Article 8: Jan. 20, 2022
Sheriff regularly breaking law now
By Chris Willingham
Seventh in a series
As of Wednesday afternoon, the sheriff’s department had taken 77 crime reports so far this month.
As part of the Oklahoma Open Records Act, the newspaper and anyone can view any report taken or/and investigated by an officer at any time by request, during normal business hours, according to OS 51-24A.5.
When Gazette reporter Chris Willingham began examining reports, as he routinely does, he noticed there were 77 reports for the month listed on a cover sheet, but only 24 available to read in the binder of reports.
Willingham questioned sheriff Kevin Clardy about the 53 missing reports Monday, saying he needed to see those 53 reports. Clardy apologized, but said Willingham could not see those reports or any report now or in the future if the report concerned a juvenile or domestic violence victim.
The sheriff said that was part of the policy the sheriff’s department has to comply with in order to keep the Violence Against Women Act (VAWA) grant, which is what provides employment funding for Captain of All Officers Alicia Manning as domestic violence investigator.
Willingham had copies of state statutes concerning the Open Records Act with him and showed Clardy state law saying the records must be available during normal business hours upon request.
“Well, this is the deal signed by the county commissioners and we have to comply,” he responded.
Clardy said the department had just reapplied for the grant, which funds Manning’s salary and duty equipment.
The binder containing reports has a coversheet, which shows all reports investigated for the month, along with the officer’s name on the case and the crime alleged.
Of the 53 reports not seen or reported on by this newspaper this month, several of the crimes listed include a shooting, a rape, an elementary school teacher being unknowingly given marijuana cookies by a student and a deputy allegedly shooting out the tires of a SUV Tuesday afternoon on SH 37 during a pursuit.
Clardy gave a copy of the statutory requirement to comply with confidentiality and privacy provisions of the VAWA grant, which does say the department shall not release any personal information collected about victims as part of Manning’s grant.
The sheriff cited that paperwork as the reason the department could not release any report concerning a juvenile or domestic violence victim. It was signed by County Commissioner Chairman Jimmy Westbrook on Dec. 16, 2021.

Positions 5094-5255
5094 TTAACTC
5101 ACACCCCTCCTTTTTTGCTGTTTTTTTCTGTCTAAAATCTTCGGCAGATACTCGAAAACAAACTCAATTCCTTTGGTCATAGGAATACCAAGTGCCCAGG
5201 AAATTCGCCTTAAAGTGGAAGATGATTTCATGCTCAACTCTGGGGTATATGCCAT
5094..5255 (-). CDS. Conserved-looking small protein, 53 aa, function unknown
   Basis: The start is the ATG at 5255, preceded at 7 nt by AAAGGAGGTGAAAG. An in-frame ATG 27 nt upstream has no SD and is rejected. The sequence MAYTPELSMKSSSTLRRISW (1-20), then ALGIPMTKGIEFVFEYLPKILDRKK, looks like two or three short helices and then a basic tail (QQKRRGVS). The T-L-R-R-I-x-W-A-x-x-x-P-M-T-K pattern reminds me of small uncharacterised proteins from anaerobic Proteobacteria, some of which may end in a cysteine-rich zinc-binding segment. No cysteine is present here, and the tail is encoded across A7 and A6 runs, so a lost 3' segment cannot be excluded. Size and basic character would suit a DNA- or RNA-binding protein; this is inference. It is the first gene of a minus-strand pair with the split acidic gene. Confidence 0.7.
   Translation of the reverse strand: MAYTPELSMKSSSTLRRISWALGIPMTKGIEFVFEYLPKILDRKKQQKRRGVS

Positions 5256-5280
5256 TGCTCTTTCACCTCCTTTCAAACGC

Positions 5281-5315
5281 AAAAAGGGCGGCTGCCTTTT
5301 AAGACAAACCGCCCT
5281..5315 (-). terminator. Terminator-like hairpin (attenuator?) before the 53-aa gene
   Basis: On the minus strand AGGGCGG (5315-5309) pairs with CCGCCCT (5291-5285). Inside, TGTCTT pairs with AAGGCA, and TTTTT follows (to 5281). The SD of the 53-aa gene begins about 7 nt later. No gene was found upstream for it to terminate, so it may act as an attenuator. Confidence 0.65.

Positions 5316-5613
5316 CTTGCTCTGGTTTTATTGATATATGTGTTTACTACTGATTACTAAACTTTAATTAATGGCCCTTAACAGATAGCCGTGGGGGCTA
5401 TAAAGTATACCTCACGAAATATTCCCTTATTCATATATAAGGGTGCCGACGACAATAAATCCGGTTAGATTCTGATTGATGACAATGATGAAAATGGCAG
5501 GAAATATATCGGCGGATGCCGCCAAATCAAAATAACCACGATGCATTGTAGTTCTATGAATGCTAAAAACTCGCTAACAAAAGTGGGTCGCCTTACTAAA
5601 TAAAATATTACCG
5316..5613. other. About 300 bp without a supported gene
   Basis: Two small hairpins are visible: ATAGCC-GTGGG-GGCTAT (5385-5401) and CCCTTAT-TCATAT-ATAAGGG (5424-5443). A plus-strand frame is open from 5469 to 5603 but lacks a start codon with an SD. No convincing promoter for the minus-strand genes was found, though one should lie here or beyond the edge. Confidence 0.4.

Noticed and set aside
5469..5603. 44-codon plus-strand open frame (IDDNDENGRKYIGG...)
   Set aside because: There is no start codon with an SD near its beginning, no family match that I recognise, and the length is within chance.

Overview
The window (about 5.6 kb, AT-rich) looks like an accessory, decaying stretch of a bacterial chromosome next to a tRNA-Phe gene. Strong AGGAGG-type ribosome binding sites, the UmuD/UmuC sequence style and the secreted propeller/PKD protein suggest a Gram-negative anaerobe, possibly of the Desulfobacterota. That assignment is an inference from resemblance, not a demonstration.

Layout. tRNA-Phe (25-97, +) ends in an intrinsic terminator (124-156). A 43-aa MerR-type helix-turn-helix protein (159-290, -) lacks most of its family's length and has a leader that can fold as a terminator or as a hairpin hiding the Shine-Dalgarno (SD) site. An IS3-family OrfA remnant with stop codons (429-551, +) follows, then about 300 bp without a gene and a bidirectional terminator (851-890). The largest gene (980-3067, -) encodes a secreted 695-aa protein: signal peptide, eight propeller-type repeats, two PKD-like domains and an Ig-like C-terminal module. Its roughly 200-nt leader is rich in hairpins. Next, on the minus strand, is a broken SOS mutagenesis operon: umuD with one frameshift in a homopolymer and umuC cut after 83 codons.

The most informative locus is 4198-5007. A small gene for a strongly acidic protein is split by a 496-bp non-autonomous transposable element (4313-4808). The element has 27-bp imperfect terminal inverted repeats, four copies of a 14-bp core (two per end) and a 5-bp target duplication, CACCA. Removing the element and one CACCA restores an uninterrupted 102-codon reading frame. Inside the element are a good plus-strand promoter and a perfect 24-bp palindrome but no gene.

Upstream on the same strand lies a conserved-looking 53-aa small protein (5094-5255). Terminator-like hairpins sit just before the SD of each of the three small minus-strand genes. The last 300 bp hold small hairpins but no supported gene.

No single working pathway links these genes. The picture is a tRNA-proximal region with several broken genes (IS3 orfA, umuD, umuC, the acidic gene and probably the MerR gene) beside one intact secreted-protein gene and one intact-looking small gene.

However, in section C of the policy, it clearly says the grant policy does not supersede state statutory requirements or court mandates.
In those cases, the policy states, the agency will follow such statutes and mandates, but makes reasonable attempts to provide the victim notice of the information release.
The newspaper disagreed with Clardy and said state law required the release of the reports, but Clardy said the department had to comply with the grant policy in order to keep the grant.
“That’s the way it’s been for the last three years. Idabel (Police Department) has to do that, too, because they’re on the same grant.
It’s part of the VAWA deal. We just applied for the grant again and we have to restrict information to get it. The VAWA people brought that to my attention again the other day,” he said.
“Honestly, there’s a lot of civil liability on me and anyone who publishes this. I just don’t wanna get caught up in a lot of civil liability. I would love to release it, but we have to comply to keep our grant,” Clardy said.
Court records show that some attorneys in criminal cases are also alleging that the sheriff’s department is not supplying records, as required under the Open Records Act.
This is at least the second time the sheriff has openly and willfully violated the law. The newspaper reported a few years ago that Clardy and some deputies were illegally working another job in another county and using sheriff’s department vehicles for personal use to go back and forth to that job.
They even had a work calendar posted at the sheriff’s department.
District Attorney Mark Matloff recused from that case, the Oklahoma attorney referred the case to another DA, and nothing ever happened.
The newspaper has asked the DA’s office to investigate these alleged Open Records Act violations, punishable by up to a $500 fine and up to one year in jail upon conviction.
The newspaper is also currently interviewing multiple attorneys about their allegations that some of the evidence they have received from the sheriff’s department in criminal cases, specifically in cases worked by Alicia Manning, has been altered.